This was supposed to be our weekend. President Zardari landed in Chicago and it really looked like he was going to use his fast-approaching-legendeary negotiating skills – the same ones he’s used to keep a relatively stable coalition in the government and to end the stalemate in Pak-US ties – to turn around sinking Pak-US relations. Ambassador to the US Sherry Rehman was in the middle of a media blitz, explaining Pakistan’s position on CNN and then publishing an op-ed in the Chicago Tribune that outlined steps the Americans could take to help re-start Pak-US relations. Then, the lights went out.
As the NATO summit started its first day, Pakistan was in the dark about what was going on because PTA blocked access to Twitter, the social media site made famous for breaking news and providing real-time insights into what is happening across the world. Twitter played a major role in informing the world about the Arab Spring uprisings. Saner heads prevailed, though, as the Prime Minister ordered that access to the service be reinstated immediately. But for about eight hours, Twitter users were left trying to circumvent the ban by using proxy accounts and other methods.
The decision to block access to Twitter was made in order to protect the emotions of the masses from seeing Tweets that were derogatory toward Prophet Muhammad (PBUH). This is the same reason that Facebook was blocked a couple of years ago, and it makes as little sense now as it did then.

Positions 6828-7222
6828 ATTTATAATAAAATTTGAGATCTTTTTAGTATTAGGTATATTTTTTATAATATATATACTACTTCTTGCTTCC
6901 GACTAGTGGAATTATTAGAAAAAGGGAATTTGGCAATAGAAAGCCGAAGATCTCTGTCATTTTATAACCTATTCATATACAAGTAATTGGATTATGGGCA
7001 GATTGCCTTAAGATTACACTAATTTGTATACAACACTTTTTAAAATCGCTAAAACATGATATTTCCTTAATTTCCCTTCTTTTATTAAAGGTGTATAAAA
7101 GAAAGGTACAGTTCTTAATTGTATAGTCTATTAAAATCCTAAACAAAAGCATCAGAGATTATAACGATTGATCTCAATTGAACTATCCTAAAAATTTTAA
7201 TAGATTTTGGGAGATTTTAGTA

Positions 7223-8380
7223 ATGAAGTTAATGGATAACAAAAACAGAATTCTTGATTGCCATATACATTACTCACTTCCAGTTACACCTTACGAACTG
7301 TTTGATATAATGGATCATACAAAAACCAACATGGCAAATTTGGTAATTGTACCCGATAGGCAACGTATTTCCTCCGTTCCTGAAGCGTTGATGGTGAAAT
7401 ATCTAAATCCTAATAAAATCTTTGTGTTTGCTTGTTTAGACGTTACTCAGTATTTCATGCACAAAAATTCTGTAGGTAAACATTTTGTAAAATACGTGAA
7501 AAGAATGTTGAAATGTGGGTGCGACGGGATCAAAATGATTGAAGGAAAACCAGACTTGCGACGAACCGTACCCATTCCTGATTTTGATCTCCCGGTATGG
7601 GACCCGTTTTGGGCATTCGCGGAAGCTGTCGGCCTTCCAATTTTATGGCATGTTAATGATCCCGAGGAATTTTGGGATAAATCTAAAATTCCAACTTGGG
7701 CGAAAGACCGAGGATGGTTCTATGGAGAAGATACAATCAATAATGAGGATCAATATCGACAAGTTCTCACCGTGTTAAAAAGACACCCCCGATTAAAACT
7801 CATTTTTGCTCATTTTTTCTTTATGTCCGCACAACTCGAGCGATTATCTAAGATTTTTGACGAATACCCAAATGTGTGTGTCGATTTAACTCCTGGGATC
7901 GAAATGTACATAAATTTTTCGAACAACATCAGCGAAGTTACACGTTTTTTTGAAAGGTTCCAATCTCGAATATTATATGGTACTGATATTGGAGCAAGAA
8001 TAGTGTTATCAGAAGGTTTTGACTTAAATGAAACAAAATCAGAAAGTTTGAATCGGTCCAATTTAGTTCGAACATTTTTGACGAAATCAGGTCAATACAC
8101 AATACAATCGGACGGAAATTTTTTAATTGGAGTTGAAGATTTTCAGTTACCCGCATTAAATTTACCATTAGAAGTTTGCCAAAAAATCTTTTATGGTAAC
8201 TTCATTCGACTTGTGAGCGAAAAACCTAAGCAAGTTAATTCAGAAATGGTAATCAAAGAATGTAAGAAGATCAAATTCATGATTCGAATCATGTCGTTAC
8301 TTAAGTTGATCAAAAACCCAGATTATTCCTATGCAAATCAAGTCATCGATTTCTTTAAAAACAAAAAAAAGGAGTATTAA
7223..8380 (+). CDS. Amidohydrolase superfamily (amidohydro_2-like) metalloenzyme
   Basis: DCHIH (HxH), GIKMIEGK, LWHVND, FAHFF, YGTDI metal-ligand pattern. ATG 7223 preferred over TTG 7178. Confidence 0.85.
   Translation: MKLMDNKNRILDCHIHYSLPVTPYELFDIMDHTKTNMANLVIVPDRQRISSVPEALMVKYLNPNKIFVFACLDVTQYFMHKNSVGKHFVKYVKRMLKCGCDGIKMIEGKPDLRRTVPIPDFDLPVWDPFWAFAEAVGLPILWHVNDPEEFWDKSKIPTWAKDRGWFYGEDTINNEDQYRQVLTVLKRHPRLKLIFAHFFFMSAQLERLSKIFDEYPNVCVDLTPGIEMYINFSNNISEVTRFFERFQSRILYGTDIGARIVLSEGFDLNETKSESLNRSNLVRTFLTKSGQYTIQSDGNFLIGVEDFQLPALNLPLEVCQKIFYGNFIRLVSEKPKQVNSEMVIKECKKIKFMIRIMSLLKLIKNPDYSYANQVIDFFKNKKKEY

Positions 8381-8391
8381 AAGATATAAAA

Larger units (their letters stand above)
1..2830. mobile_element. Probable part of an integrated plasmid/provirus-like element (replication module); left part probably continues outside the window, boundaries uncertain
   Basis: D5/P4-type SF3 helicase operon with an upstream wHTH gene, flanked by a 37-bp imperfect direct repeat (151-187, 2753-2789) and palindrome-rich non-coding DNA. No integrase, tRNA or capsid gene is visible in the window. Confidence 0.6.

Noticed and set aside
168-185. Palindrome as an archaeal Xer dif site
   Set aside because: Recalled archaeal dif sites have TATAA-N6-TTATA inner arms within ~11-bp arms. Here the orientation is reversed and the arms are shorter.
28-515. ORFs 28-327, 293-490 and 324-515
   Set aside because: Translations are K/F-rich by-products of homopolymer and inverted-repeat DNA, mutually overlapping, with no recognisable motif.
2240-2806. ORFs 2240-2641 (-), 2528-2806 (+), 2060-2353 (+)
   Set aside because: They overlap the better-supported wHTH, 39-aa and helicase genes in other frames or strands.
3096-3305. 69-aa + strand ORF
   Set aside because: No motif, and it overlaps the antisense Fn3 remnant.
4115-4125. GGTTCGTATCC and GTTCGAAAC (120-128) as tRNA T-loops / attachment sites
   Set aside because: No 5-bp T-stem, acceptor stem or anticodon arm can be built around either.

Can we be honest about a few things, please? First of all, “the masses” are not using Twitter. There are about 2 million Pakistanis on Twitter – roughly 1 per cent of the population. As far as I can tell, it’s mostly an elite audience – politicians, journalists, bloggers and other highly educated people discussing culture and politics at a high level of discourse, primarily in English.
Worse, the Twitter ban completely overshadowed what our representatives were trying to say, and detracted from our image as a modern global power. Where were all those self-appointed guardians of the national ghairat as a hyperactive minority was actually making our nation look foolish in the eyes of the world?
The bigger issue, though, is that, especially with Twitter, blocking access to the site blocked access to important information about events that directly affect our country. Our leaders were in the US attending a critical summit of NATO to discuss the situation in Afghanistan, and we were cut off from one of the best sources for breaking information. We were also refrained from giving our own opinion and reacting to breaking events. By blocking Twitter, PTA didn’t silence those who would defame the Prophet (PBUH), they silenced Pakistan.
None of these sites requires anyone to look at offensive material. Actually, nothing requires anyone to use any of these websites at all. If you don’t want to see offensive posts on Twitter, don’t follow offensive people. If you don’t want to see offensive material on Facebook, don’t go to offensive pages. If you believe that you can’t control yourself from looking at offensive material on these sites, don’t use them at all. Leave the rest of us alone.